The last speaker was Alexander Roediger, Global Lead Oncology Policy, MSD International, Kriens, Switzerland, who presented some evidence research his team has conducted in the past few months to assess the efficiency of lung cancer patient journeys and what can be done to improve it.
Example 3: More Efficiency = Better Outcomes. Timely treatment in lung cancer
Treating patients early leads to better outcomes. If cancer is detected early enough, the five-year survival is much higher than if discovered at a later stage, when it has metastasized. Looking at lung cancer, we see that the five-year survival is 60% if diagnosed at the local stage. But if it is already at a distant stage, the chance is reduced to 6%. Unfortunately, most lung cancer cases are diagnosed at a late stage, so, compared to some other cancer types, like breast or melanoma, lung cancer patients have much worse outcomes. Comparing mortality rates of different cancers, lung cancer is among the ones in which progress has been made in terms of treatment, but in terms of outcomes it still rates very low. If patients are diagnosed, do they get treatment? MSD commissioned a study on drug treatment rate in advanced NSCLC (non-small cell lung cancer) in Europe, which was published in September in the ESMO’s Annals of Oncology. Treatment rate is the percentage of eligible patients who get access to treatment. No country has 100% treatment rates, there are always patients who never reach treatment. Rates differ greatly in different countries: in Belgium, Hungary, Norway, and Portugal, they are around 72-81%. In Bulgaria, Finland, Ireland, Netherlands, the percentage is 50%, meaning that only one out of two eligible patients gets treatment. Poland, Romania and the UK have registered the lowest rates (36-43%). Something is obviously not working: treatment is available, but not every patient gets access to it. Looking at the types of treatment, chemotherapy is of course the standard, but from 2016 immunotherapies have become available, also targeted therapy, but different countries have different uptakes of these innovations. Early diagnosis is very important, but so is access to treatment once the patient has been diagnosed. One of the reasons for the difference in treatment rates is the complexity of a patient’s journey. Patients can be lost if the system is not working properly.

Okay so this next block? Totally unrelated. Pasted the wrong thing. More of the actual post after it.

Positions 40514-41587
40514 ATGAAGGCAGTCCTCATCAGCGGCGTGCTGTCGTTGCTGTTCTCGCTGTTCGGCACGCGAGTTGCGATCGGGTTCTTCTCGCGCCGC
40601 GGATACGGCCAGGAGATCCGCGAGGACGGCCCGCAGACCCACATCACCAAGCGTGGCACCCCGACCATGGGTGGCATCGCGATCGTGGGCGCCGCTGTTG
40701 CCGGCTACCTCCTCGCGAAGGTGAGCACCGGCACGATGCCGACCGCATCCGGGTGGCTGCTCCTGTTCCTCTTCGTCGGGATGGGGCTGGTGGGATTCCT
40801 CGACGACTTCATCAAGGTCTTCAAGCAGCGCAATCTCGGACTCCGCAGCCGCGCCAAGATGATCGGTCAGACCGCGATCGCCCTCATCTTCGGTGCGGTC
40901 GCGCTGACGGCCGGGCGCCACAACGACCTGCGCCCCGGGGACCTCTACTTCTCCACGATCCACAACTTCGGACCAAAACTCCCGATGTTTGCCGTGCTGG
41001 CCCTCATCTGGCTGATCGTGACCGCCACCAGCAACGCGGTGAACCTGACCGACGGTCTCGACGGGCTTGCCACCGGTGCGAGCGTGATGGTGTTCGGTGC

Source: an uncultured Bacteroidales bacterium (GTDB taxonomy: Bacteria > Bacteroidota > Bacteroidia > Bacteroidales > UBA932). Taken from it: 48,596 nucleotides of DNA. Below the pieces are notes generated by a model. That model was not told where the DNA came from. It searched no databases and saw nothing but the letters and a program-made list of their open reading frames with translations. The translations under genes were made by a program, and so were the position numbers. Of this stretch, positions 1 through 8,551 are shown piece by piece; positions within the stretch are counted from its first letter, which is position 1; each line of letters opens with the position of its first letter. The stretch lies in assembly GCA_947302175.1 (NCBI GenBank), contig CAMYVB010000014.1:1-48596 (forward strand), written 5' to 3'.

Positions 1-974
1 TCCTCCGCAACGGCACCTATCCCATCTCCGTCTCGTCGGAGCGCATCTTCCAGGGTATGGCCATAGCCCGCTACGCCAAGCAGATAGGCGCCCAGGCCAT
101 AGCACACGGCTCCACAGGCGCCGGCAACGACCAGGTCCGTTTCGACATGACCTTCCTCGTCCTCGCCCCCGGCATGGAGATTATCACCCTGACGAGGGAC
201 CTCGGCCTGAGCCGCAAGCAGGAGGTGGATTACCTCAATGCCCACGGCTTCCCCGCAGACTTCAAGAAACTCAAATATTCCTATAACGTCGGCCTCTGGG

Improving the lung cancer patient journey delivers better outcomes
A person may have symptoms or live in a country that has routine screening programmes. If the screening detects lung cancer, more screenings and tests are carried out, followed by diagnosis, treatment discussion and treatment. But patients can remain untreated for various reasons. It may be due to poor diagnosis, or even to treatment refusal: some patients do not accept the fact that they have lung cancer. Sometimes, because of innovation, treatments have become more complex. We are in the age of personalized medicine. So, very often a biomarker test is required. Patients are tested, and the result usually must be interpreted by someone else, the pathologist, before it goes back to the treating specialist. Some countries may not have enough pathologists, so tests are made, but it takes a long time for the results to reach the treating physician. There may also be strict eligibility criteria, so that certain innovations are less accessible in some countries than in others.